SIOUX FALLS (AP) — After a historic U.S. Supreme Court ruling and a weekend of celebration, many gay South Dakotans are settling into their new lives as legally married couples, but advocates in the state say now is not the time to slow down.
"We're not done; far from it," said Nancy Rosenbrahn, a Rapid City woman whose marriage to her partner of 27 years is now recognized in South Dakota.
Rosenbrahn and others in the lesbian, gay, bisexual and transgender community in South Dakota caution that despite the Supreme Court ruling that declared same-sex marriage legal across the country, other issues remain.
In South Dakota, like several other states, sexual orientation is not a protected class at the state level and people can still be fired or denied housing for being gay. While a few city and county governments have ordinances banning discrimination on the basis of sexual orientation, advocates want statewide protection in employment and housing.
Liberal legislators have tried in the past to pass such protections but have had little luck. Sen. Angie Buhl O'Donnell, a Democrat from Sioux Falls, said she thinks now is the time to revive that conversation.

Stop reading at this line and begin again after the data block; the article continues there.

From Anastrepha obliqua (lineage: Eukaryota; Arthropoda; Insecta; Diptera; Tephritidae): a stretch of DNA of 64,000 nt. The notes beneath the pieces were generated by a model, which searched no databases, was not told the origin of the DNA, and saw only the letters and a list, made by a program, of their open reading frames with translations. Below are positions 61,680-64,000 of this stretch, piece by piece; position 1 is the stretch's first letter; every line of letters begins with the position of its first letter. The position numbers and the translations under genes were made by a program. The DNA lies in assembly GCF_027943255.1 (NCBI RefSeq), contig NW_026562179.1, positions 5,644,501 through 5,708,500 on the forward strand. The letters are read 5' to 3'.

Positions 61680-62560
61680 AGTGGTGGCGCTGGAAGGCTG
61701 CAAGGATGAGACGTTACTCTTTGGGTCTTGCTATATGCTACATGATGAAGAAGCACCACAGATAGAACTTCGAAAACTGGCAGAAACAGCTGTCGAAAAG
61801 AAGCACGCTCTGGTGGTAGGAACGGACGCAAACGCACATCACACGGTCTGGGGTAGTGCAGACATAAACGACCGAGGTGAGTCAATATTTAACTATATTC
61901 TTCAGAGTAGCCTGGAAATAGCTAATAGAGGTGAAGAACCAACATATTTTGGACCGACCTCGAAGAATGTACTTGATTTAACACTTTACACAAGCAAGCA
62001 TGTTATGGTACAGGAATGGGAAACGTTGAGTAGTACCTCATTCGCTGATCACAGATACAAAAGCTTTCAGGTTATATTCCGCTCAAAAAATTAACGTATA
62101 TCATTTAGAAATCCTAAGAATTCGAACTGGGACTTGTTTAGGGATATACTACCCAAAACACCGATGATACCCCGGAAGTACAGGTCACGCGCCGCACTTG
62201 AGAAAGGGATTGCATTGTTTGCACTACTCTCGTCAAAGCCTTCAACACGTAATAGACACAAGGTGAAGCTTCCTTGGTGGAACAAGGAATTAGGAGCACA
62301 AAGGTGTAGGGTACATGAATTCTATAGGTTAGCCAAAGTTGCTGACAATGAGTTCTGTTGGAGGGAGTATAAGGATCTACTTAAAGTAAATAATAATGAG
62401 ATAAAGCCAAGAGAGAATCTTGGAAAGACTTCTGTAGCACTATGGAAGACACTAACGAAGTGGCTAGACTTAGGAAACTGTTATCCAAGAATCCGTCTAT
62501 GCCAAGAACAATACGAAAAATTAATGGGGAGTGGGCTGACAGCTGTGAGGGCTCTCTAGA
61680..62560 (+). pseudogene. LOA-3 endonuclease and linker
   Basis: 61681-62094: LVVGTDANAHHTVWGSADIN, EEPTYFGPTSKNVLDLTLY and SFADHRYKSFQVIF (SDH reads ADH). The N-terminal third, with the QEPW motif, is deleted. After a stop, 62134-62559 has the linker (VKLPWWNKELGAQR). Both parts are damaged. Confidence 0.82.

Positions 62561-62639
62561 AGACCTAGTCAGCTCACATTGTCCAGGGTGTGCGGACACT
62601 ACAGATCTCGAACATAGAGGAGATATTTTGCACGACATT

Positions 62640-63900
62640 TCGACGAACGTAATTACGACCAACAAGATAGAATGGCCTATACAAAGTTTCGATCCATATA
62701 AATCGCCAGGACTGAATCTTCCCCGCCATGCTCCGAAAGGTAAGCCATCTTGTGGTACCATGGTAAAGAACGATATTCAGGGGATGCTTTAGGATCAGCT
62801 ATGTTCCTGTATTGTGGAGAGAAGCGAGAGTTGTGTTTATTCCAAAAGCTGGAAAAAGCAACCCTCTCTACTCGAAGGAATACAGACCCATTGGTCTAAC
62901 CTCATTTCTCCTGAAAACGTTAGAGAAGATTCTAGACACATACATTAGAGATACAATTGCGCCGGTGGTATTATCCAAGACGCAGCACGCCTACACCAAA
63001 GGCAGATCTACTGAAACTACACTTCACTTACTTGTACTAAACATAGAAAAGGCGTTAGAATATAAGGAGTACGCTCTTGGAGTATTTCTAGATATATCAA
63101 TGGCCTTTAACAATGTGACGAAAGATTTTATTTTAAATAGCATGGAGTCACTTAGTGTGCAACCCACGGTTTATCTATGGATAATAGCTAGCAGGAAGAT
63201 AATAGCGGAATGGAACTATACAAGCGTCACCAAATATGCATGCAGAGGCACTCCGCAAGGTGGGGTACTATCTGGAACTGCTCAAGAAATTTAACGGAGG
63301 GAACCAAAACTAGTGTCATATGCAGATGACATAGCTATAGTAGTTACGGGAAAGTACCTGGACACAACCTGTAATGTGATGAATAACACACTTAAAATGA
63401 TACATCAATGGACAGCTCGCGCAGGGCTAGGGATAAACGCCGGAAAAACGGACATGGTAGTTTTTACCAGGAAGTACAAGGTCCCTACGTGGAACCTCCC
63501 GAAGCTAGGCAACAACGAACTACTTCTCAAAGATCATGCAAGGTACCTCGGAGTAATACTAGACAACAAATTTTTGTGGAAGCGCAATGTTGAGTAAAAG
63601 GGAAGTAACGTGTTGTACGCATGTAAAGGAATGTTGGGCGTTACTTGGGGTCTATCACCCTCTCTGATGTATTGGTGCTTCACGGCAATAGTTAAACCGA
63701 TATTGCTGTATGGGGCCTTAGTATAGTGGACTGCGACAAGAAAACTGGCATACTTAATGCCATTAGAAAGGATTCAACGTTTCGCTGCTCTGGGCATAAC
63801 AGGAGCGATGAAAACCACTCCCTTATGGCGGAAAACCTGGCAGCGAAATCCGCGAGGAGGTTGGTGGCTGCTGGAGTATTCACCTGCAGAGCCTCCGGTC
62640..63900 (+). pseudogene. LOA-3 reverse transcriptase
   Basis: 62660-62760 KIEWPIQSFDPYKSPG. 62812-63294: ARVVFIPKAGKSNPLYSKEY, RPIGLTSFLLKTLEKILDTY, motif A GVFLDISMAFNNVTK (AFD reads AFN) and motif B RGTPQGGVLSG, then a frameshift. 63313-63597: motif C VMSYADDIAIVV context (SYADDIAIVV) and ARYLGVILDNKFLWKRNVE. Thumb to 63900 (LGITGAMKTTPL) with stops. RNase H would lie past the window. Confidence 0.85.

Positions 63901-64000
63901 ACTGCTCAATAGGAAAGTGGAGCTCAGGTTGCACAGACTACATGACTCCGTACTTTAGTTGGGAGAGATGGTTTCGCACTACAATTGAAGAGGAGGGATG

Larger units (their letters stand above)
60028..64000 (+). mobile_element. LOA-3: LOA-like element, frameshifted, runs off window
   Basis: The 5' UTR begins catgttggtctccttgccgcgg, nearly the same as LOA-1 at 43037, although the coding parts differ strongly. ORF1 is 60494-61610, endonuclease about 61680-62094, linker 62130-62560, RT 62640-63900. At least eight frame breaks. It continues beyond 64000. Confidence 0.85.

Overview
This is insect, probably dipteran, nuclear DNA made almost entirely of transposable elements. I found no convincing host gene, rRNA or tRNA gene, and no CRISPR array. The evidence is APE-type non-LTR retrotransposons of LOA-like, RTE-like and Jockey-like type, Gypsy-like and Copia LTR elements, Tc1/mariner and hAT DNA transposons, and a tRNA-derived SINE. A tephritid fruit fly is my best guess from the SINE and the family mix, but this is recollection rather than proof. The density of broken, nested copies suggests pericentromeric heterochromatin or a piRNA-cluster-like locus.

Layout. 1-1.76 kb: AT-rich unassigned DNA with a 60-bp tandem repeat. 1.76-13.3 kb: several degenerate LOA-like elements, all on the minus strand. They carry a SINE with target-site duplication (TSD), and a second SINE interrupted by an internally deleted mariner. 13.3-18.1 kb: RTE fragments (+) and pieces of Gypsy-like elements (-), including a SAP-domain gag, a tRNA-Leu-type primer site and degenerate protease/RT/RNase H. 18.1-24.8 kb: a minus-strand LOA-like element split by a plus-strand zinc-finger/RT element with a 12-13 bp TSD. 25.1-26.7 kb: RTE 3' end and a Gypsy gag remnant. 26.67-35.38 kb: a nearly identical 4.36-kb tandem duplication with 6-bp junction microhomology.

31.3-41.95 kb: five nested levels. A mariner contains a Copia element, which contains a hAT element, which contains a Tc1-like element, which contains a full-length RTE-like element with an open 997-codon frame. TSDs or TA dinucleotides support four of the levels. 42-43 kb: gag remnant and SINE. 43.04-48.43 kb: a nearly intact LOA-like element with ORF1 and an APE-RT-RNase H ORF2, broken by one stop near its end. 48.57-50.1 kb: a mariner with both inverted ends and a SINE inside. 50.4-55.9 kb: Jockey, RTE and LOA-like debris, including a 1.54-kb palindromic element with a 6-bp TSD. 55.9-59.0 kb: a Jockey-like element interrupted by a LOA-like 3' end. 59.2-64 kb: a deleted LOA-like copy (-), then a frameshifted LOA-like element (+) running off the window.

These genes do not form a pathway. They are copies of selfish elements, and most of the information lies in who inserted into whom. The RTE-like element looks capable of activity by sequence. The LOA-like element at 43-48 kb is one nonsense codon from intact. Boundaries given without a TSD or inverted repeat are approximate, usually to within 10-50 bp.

But the prospects for statewide legislative success are bleak, many advocates admit.
"I recognize that South Dakota is a challenging political climate, but the more important piece here is: people at this point could get married on Saturday, and fired on Monday for getting married," Buhl O'Donnell said. "I think it would be important for the Legislature to address that."
Rosenbrahn agreed that passing legislation through Pierre would be difficult.
"I don't think our Legislature is ever going to be willingly liberal enough to vote that in," she said.
Any push to expand discrimination protection to cover sexual orientation will likely be met with renewed resistance.
Conservatives nationwide have vowed to defend their religious liberties in light of the Supreme Court ruling, and that effort will likely grow in South Dakota, said Rep. Scott Craig, a Rapid City Republican and pastor.
"I am certain there will be something that will be developed to ensure this country and this state maintains its promise to protect religious freedom as secured in the First Amendment," he said.
Craig and Dale Bartscher, both part of the conservative Family Heritage Alliance, said they feel strongly that they need to protect religious freedoms and expression in South Dakota. Both said they weren't sure what that would look like in the Legislature, although Craig said he would like to see the attorney general allow county officials to refuse issuing marriage licenses to same-sex couples for religious reasons
"Freedom of religious expression is monumental," Craig said. "The need to secure that cannot be overstated."